Our indications were defined by today’s standards-based on radicular pain symptoms and existing neurological deficits(13,14). Pain severity of the patients was evaluated with a visual analog scale (VAS) at pre-op, post-op 3 months, and 10 months periods. Ten-month satisfaction status was evaluated according to the MacNab classification given below:

Perfect: No pain, no working restrictions.

Good: Rarely back or leg pain, no hindrance to work.

Moderate: Intermittent pain, but cannot continue with the old job.

Bad: There is pain, need a second surgical procedure.

In addition to the demographic characteristics of all cases, changes in pain, operative time, and satisfaction level were evaluated.

Surgical Techniques

a. TFED:

The TFED approach is performed when the patient is in the prone position, on the translucent surgical table by biplane radiological imaging(15). Then the midline and crista iliaca are marked with a marker pen (Figure 1).

By means of imaging, the dilator is placed in the target area after a tiny skin incision by means of a 1.5 mm atraumatic spinal guide. The atraumatic dilator with a diameter of 6.9 mm is transmitted through this guide. A guide wire is pulled and imaging is performed at this stage with scopy. Then, a 7.9 mm diameter surgical sheath is placed over the dilator (Figure 2).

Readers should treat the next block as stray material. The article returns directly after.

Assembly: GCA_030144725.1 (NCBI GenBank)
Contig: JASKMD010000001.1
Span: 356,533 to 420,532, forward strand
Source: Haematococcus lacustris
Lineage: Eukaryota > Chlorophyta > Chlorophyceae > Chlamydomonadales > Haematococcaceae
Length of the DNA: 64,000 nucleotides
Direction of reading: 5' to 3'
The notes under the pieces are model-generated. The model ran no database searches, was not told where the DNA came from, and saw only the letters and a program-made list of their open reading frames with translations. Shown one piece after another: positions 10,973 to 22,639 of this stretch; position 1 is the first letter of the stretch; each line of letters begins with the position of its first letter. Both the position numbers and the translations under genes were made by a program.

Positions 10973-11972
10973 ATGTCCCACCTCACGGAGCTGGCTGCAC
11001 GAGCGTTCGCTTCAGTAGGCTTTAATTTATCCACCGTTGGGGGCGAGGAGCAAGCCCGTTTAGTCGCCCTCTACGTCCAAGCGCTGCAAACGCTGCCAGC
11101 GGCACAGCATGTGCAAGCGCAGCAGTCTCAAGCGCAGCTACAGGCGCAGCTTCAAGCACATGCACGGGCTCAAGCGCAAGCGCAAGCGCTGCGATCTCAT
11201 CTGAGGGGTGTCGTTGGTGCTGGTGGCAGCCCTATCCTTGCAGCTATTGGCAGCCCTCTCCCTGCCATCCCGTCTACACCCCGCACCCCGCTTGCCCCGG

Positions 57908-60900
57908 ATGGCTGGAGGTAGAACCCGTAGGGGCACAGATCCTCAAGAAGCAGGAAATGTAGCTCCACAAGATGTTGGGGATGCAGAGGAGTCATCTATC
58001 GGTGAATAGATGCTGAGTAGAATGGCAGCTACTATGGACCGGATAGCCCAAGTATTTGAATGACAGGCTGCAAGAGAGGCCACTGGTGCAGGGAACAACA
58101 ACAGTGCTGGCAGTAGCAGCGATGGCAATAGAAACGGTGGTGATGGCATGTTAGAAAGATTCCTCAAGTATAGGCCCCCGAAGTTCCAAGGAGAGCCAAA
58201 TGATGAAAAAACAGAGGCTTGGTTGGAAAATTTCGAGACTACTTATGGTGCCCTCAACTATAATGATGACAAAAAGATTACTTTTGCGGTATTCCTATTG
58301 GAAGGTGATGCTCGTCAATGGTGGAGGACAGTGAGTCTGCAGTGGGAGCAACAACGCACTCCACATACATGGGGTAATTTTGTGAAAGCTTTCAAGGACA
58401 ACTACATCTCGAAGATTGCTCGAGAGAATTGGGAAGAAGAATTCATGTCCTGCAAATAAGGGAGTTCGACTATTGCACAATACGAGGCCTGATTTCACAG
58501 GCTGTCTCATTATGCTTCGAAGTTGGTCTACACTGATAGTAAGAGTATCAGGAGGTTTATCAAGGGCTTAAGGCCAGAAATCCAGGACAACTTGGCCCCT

Image control is required at every stage of these processes. If the gap of the foramen does not allow the removal of the disc hernias or if stenosis exits, it can be needed to perform foraminoplasty with the help of a bone burr(16).

b. ID:

In an ID, the patient is performed in a prone position with biplane radiological imaging(3,16,17). The skin incision is made by approaching the medial side as much as possible from the craniocaudal center of the interlaminar window(18).

The dilator with a diameter of 6.9 mm is sent from the medial side of the interlaminar window to the ligamentum filavum after incision. A curved surgical cannula with a diameter of 7.9 mm is sent afterward and controlled by imaging method (Figure 3).

Then, an incision with 3-6 mm diameter is made over the ligamentum flavum, the region where the incision is made is expanded and penetrated the canal by means of the imaging device (Figure 4).

The adipose tissue is dissected in a controlled manner and partially resected. With the help of the control probe, the lesion is checked (Figure 5).